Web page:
Senate Judiciary Committee Chairman Sen. Charles Grassley, R-Iowa, and the committee's ranking member Sen. Dianne Feinstein, D-Calif., speak on Capitol Hill in Washington, Wednesday, May 3, 2017, as FBI Director James Comey testified before the committee's hearing: "Oversight of the Federal Bureau of Investigation." (AP Photo/Carolyn Kaster)
Senate Judiciary Committee Chairman Sen. Charles Grassley, R-Iowa, and the committee's ranking member Sen. Dianne Feinstein, D-Calif., speak on Capitol Hill in Washington, Wednesday, May 3, 2017, as FBI Director James Comey testified before the committee's hearing: "Oversight of the Federal Bureau of Investigation." (AP Photo/Carolyn Kaster)

Grassley holds Comey’s feet to fire

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By Maria Curi | maria-curi@uiowa.edu

While FBI Director James Comey confirmed the agency is still investigating ties between the Russian government and President Trump’s administration as well as continued Russian involvement in U.S. politics at a Wednesday Senate panel hearing, Senate Judiciary Committee Chairman Sen. Chuck Grassley, R-Iowa, focused on his issues with the agency.

“A cloud of doubt hangs over the FBI’s objectivity,” Grassley said, kicking off the four-hour hearing.

Grassley began by saying it is “frustrating” when members of the FBI do not answer the committee’s questions but give information to the media.

“If I, Chuck Grassley, as a private citizen, file a Freedom of Information Act and you give me more information than you give Sen. Chuck Grassley, how do you justify that,” Grassley asked Comey.

The director denied being an anonymous source in news reports or authorizing any FBI members to be an anonymous source in news reports as well as sharing classified information relating Trump’s administration to the media.

In regard to the WikiLeaks spread of classified documents, Grassley questioned how the Justice Department could rule out FBI officials in its investigation of the leaks.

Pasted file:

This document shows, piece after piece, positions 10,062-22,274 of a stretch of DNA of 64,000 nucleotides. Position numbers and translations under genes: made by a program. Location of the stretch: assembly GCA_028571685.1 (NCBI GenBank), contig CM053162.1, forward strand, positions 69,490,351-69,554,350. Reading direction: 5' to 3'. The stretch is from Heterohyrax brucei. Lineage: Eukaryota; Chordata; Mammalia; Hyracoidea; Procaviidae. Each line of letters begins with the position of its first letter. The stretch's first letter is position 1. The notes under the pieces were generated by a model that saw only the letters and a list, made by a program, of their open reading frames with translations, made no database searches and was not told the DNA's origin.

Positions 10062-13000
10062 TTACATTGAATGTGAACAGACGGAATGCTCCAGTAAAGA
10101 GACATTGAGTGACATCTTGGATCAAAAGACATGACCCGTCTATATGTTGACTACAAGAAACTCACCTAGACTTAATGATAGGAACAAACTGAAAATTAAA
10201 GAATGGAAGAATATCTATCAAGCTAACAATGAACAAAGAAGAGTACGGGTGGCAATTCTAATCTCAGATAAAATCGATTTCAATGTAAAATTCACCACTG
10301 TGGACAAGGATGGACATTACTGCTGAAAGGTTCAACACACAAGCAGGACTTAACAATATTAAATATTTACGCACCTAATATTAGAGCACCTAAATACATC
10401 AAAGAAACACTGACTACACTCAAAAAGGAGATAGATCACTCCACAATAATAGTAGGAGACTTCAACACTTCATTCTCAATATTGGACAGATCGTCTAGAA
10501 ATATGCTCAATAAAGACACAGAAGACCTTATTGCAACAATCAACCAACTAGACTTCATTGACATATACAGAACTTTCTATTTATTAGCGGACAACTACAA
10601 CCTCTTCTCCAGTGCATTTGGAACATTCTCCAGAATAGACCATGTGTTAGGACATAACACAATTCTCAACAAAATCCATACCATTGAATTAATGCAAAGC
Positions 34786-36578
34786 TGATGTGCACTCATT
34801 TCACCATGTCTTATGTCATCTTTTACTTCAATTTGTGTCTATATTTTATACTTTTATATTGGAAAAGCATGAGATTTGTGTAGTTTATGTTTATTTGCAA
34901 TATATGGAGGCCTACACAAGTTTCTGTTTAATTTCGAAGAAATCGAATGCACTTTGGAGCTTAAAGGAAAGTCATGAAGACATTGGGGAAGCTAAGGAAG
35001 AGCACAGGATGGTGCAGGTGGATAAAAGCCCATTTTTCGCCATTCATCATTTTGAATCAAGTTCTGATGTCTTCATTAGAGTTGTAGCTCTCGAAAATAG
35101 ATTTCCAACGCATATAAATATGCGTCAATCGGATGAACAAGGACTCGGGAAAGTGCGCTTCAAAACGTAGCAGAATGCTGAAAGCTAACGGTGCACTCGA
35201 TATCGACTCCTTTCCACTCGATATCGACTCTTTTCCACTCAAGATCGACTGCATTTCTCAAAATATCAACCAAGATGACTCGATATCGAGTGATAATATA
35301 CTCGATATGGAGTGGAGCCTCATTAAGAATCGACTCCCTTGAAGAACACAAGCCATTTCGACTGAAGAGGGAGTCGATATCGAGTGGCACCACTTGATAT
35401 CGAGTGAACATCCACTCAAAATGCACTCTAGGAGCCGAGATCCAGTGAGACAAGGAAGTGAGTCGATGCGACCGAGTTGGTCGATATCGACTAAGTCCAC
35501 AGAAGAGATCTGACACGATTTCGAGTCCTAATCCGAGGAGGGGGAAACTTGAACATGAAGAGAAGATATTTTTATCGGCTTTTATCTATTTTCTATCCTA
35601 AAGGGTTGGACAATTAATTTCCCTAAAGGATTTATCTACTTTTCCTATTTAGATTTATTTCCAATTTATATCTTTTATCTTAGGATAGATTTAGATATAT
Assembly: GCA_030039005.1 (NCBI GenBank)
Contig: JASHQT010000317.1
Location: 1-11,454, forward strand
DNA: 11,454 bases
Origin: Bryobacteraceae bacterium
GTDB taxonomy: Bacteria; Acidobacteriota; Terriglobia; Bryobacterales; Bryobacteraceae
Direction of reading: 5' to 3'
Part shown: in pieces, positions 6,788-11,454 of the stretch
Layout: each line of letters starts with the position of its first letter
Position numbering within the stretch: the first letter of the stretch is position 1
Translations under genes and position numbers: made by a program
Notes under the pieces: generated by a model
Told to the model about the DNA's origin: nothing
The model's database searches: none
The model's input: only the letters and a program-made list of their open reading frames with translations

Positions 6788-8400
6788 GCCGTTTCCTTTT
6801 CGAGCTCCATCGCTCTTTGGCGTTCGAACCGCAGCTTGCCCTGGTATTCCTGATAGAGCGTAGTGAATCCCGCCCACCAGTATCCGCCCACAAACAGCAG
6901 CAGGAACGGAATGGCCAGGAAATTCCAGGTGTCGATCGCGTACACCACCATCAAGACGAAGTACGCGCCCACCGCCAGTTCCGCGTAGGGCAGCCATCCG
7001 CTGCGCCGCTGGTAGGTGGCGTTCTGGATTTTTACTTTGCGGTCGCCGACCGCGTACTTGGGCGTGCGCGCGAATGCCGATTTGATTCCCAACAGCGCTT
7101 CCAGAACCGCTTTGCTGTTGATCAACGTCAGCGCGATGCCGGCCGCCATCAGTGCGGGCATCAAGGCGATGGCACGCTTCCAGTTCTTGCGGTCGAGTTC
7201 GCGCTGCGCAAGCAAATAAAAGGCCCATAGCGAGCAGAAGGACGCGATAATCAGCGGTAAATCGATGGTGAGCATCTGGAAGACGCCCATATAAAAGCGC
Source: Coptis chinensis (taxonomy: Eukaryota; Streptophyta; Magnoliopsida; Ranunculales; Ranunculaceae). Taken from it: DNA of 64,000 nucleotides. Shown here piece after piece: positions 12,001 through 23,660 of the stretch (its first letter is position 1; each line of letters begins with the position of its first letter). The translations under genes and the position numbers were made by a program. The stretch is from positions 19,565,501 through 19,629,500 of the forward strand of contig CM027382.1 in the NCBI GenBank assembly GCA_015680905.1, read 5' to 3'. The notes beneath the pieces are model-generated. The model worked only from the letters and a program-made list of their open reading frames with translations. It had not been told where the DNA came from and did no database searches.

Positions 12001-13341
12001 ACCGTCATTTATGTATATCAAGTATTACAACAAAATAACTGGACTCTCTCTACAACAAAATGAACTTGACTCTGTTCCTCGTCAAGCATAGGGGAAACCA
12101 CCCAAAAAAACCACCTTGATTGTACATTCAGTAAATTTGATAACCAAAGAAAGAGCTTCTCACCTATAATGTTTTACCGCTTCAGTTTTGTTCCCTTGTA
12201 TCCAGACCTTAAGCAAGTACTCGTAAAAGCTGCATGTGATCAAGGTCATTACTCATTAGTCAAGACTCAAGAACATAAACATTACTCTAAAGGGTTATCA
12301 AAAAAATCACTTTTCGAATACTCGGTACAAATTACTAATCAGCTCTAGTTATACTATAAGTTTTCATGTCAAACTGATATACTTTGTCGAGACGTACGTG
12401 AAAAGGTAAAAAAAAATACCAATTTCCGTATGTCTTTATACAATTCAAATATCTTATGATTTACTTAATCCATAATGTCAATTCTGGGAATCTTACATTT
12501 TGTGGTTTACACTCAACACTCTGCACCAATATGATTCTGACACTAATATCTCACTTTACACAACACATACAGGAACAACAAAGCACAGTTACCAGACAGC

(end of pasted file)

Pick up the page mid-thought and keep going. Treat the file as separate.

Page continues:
“There are several senior FBI officials who would’ve had access to the classified information that was leaked, including yourself and the deputy director,” Grassley said. “So how can the Justice Department guarantee the integrity of the investigations without designating an agency, other than the FBI, to gather the facts and eliminate senior FBI officials as suspects?”

Comey responded by saying in instances where FBI leadership are suspects, a third investigative agency steps in led by federal prosecutors, as seen before.

Later in the hearing, Comey referred to WikiLeaks as “intelligence porn” and not journalism.

“To my mind, it crosses a line when it moves from being about trying to educate a public and instead just becomes about intelligence porn, frankly,”  Comey said. “Just pushing out information about sources and methods without regard to interest, without regard to the First Amendment values that normally underlie press reporting, and simply becomes a conduit for the Russian intelligence services or some other adversary of the United States.”

In October 2016, Office of the Director of National Intelligence and the Department of Homeland Security confirmed that Russia hacked and the Democratic National Committee’s email server and Hillary Clinton’s 2016 presidential-campaign Chairman John Podesta’s personal email and gave the results to WikiLeaks. In 2017, Director of National Intelligence James Clapper testified that Russian meddling also included the spread of disinformation on social media. At Wednesday’s hearing, Comey confirmed that the FBI’s investigation into Russian ties with Trump’s campaign is ongoing.

“Do you stand by your testimony that there is an active … counterintelligence investigation regarding Trump campaign individuals in the Russian government as to whether not to collaborate?” asked Sen. Lindsey Graham, R-S.C. “Is that still going on?”

“Yes,” Comey responded.